Titirangi is one of the most beautiful places I have ever seen. The plant growth is so prolific: fig trees are massive; lilies that are knee-height in SA tower over our heads, the sea views are spectacular, the black sand beaches (Cornwallis, Bethell's Bay) are spotless and the water so warm and peaceful: in places it is like lukewarm bathwater. We live on a beach, so we swim almost every day.

This is NZ's top artist community. There are over 200 well known artists and graphic artists here, and community grants for them to participate in local public events. The people are so friendly it is mind-blowing. They giggle with happiness (or is there some special medication here I don't know about?). They are relaxed, open, humble, giving. We have had one tea date (with strangers) and one dinner date (with almost-strangers). Both were divine! There are loads of British immigrants here…and no Saffers apart from us???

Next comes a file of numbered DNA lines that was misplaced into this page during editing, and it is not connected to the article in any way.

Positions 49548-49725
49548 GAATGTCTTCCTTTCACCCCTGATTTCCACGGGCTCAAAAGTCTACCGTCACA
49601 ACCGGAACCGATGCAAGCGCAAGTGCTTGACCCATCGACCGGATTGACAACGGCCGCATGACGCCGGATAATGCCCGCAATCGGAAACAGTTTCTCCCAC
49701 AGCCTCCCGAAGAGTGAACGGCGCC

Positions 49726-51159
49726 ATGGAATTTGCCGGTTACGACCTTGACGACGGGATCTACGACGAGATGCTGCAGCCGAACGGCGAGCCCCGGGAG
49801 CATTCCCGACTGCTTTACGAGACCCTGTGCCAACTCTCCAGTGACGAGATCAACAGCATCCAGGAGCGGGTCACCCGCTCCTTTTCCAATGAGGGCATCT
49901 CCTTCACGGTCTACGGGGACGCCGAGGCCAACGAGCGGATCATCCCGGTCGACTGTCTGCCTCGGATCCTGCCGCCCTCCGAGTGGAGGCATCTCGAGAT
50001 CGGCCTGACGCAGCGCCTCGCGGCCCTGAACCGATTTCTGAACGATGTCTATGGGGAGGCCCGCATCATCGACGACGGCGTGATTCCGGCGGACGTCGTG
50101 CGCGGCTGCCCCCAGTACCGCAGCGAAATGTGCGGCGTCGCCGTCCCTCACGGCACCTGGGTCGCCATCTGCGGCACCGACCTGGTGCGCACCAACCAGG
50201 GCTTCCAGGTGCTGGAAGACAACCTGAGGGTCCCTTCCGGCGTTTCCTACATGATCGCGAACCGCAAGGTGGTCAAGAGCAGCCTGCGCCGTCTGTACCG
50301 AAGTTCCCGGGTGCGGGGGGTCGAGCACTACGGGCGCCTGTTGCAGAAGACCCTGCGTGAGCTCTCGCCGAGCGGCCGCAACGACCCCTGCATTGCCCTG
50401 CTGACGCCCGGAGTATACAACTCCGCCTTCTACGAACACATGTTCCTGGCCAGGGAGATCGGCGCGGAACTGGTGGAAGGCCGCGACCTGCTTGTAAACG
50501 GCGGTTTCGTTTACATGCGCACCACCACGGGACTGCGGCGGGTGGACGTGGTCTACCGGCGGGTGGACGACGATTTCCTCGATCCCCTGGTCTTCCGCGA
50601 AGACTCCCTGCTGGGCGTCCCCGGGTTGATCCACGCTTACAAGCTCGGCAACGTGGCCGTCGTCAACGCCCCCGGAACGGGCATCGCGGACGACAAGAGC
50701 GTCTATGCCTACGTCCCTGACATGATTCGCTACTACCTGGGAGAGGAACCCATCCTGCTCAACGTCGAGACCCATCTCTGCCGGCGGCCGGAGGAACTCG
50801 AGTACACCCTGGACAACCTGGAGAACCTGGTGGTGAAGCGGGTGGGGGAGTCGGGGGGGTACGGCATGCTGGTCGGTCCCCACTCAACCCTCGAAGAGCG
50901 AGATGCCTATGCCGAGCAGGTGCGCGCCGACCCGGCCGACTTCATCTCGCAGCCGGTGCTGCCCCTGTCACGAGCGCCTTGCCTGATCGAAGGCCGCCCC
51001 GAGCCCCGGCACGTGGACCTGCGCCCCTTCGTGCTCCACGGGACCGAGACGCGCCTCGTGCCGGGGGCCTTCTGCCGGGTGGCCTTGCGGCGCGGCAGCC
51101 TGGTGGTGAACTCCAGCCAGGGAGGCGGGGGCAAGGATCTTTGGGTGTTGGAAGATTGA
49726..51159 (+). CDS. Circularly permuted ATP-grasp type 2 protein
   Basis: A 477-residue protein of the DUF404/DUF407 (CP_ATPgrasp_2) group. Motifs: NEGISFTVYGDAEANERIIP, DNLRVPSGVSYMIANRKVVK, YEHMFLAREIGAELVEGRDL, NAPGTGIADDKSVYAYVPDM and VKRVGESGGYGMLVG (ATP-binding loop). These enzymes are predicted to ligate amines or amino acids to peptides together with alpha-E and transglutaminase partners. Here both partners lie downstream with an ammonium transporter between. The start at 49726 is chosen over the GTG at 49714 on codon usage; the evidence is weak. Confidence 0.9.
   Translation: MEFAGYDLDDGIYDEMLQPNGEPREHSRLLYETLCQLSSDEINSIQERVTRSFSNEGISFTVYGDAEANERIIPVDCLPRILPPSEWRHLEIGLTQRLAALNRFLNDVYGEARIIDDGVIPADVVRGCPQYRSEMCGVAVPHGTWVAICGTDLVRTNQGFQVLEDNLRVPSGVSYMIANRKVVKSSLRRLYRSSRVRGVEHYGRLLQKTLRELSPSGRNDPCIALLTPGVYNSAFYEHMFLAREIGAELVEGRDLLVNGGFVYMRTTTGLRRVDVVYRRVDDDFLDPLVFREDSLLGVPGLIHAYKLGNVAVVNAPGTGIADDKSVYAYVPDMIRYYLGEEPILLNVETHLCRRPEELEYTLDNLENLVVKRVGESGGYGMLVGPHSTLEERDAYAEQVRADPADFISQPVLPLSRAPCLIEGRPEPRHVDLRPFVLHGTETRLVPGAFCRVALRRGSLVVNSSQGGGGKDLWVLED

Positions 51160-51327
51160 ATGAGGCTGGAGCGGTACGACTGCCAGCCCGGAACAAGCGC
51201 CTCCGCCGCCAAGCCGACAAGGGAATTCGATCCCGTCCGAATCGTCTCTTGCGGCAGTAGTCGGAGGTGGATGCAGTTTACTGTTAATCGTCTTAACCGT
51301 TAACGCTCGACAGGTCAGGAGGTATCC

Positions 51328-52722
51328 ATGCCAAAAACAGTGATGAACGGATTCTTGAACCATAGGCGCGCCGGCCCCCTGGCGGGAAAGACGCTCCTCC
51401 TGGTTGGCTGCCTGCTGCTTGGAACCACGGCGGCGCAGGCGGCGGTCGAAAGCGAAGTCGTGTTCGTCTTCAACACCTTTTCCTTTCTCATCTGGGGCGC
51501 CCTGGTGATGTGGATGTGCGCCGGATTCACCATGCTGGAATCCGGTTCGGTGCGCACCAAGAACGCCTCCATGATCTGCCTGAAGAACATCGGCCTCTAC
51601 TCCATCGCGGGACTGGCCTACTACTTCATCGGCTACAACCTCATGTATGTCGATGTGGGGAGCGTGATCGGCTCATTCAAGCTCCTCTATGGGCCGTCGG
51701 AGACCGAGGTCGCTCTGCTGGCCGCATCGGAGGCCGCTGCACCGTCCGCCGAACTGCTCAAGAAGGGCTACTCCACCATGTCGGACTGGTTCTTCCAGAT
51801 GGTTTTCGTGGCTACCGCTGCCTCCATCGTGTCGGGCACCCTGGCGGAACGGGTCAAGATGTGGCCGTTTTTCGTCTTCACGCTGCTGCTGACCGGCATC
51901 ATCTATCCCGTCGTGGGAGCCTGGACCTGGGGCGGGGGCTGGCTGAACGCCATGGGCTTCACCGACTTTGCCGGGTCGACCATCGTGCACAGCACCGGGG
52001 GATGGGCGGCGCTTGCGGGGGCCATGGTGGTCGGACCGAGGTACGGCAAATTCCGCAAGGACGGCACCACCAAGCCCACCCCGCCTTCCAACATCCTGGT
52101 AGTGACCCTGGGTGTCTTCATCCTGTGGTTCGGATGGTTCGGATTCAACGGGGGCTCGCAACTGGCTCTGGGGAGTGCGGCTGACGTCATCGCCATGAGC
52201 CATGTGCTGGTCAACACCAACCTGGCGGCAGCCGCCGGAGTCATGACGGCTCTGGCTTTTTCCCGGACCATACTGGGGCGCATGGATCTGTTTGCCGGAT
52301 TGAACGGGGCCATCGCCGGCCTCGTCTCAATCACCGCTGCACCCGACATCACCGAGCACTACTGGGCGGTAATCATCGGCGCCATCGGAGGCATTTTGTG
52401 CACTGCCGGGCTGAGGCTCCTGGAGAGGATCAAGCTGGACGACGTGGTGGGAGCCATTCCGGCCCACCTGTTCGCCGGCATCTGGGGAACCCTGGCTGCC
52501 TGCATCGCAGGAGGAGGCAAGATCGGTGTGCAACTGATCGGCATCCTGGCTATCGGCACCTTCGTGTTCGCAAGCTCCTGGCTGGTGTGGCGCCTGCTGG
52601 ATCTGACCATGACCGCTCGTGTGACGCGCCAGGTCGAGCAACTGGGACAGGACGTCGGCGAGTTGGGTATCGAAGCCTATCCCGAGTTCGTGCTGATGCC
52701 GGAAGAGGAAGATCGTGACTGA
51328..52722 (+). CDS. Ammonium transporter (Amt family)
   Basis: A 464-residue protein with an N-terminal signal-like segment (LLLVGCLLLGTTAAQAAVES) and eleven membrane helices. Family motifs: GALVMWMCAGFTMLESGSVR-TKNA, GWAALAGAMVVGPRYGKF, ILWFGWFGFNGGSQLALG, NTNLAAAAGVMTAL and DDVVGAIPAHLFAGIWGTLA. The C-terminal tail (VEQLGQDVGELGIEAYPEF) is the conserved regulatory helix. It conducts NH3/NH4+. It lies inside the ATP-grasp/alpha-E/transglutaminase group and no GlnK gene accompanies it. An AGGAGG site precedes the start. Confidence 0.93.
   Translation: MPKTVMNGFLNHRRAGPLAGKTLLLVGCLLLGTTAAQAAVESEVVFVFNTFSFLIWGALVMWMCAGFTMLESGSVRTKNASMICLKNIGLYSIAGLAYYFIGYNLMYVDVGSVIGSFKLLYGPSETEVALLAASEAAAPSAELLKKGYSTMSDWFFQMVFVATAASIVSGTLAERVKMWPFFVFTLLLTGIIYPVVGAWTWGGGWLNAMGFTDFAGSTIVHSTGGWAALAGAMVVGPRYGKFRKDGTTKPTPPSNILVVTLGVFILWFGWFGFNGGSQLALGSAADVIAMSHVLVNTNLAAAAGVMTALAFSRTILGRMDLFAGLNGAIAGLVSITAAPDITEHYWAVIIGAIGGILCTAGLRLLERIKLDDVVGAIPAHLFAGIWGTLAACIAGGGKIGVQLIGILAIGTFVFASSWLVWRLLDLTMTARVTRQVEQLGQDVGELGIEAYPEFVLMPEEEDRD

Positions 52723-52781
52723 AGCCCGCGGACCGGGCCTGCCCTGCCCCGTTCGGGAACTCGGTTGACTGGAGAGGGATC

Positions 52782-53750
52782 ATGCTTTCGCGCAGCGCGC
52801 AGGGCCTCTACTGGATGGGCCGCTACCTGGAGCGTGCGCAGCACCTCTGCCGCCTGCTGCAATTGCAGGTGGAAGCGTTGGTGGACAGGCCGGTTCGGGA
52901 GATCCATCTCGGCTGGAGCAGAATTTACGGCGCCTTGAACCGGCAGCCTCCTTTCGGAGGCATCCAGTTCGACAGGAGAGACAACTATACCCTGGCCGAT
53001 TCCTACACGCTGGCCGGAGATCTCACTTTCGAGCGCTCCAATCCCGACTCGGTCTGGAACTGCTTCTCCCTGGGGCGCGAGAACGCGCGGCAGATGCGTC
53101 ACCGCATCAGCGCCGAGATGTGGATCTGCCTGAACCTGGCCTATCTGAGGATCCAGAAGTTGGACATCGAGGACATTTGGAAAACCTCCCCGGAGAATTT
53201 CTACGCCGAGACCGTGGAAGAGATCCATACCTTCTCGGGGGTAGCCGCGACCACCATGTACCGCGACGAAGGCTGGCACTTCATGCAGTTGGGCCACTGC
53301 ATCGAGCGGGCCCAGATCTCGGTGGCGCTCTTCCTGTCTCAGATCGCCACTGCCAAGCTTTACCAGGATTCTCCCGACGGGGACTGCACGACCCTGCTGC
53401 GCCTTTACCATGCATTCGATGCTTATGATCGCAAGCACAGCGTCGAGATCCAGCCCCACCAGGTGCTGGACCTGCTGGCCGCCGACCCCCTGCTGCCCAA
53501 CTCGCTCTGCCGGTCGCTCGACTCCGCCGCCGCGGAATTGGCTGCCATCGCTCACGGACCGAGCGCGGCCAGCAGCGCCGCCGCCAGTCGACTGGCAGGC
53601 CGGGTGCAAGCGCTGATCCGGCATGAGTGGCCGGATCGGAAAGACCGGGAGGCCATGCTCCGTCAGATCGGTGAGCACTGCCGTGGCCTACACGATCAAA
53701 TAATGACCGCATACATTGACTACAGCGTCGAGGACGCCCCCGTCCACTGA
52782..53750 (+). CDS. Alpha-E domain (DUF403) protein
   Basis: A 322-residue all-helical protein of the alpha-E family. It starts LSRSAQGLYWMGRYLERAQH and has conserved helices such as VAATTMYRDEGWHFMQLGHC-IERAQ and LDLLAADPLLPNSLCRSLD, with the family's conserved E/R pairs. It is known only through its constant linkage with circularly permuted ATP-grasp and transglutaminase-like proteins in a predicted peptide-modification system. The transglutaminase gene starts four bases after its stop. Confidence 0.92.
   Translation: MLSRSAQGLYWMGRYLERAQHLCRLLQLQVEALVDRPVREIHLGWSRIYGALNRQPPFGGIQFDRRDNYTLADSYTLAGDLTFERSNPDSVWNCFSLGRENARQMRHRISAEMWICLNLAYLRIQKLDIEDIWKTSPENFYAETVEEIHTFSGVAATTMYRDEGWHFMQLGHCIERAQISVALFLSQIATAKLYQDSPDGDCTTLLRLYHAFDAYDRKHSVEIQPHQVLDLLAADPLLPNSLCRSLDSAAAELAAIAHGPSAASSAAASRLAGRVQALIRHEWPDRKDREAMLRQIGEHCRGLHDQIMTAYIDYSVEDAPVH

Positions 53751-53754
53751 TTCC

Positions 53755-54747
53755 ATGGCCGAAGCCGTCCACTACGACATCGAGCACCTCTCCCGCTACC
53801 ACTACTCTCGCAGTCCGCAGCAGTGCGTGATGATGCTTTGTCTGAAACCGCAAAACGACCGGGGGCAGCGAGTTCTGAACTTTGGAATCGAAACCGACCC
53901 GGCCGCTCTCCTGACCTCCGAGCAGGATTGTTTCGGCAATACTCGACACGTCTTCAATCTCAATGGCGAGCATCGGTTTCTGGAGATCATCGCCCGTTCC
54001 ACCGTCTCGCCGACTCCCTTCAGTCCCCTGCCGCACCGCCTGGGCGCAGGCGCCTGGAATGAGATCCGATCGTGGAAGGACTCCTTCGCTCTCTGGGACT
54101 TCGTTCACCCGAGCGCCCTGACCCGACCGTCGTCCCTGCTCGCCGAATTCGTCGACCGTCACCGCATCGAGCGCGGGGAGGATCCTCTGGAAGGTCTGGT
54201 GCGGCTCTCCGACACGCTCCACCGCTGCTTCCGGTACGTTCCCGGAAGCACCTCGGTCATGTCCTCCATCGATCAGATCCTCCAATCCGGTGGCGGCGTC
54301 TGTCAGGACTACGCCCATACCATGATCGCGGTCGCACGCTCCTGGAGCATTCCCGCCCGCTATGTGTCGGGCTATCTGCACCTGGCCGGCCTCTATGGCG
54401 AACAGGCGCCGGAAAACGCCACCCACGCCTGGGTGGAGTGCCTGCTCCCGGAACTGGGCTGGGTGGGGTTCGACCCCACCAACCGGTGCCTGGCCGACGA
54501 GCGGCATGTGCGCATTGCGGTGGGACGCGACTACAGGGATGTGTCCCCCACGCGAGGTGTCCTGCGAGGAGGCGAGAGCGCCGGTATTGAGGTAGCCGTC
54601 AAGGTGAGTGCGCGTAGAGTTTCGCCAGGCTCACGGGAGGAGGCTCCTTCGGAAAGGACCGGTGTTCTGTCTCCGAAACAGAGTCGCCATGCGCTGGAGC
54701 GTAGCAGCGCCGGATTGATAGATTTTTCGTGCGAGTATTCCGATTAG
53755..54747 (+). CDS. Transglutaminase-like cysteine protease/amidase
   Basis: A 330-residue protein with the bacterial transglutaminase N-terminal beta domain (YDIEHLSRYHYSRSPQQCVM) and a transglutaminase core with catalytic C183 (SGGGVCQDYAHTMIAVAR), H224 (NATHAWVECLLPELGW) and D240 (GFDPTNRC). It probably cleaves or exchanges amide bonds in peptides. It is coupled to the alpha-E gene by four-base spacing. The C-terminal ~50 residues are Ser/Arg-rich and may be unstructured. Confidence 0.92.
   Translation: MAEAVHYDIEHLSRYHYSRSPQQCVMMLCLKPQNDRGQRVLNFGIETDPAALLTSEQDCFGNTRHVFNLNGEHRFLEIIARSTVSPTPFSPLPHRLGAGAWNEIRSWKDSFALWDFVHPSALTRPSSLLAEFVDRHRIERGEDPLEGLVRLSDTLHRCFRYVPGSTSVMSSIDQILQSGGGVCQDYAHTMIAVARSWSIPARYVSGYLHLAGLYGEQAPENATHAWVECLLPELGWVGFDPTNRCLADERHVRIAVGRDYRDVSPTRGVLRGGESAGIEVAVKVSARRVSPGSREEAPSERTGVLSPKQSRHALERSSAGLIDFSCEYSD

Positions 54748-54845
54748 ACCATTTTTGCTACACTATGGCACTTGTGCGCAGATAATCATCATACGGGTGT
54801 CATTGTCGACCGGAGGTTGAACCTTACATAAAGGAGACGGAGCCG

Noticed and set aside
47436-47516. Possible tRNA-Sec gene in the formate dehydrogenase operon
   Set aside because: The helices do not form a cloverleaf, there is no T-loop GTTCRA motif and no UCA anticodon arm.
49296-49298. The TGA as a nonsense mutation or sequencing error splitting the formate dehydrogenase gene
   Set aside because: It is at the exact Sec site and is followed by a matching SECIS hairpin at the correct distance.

Piha and Karekare black sand beaches were a spiritual revelation to me. I have rarely seen a sight so beautiful and untouched. The beaches were pristine. We were there on a perfect, hot day, and I've heard it's usually overcast there with massive, moody, pounding waves. The day we were there, the water was crystal clear, the ocean turquoise, towering volcanic rocks, ferns and Kauri bush. The beach is so vast that the few families out walking on the main beach (there are many beach sections) were little stick figures in the distance.

Jobs

This has been an area of stress. If you don't mind seeing your rand-dollars disappearing before your eyes, then you'd be fine waiting for an opening in a company. But we are quite anxious about finances (it's our house deposit!) and my business here has gone dead quiet. Maybe it's the time of year, but personally I think the recession here has hit harder and faster than in SA, and people are skittish about spending.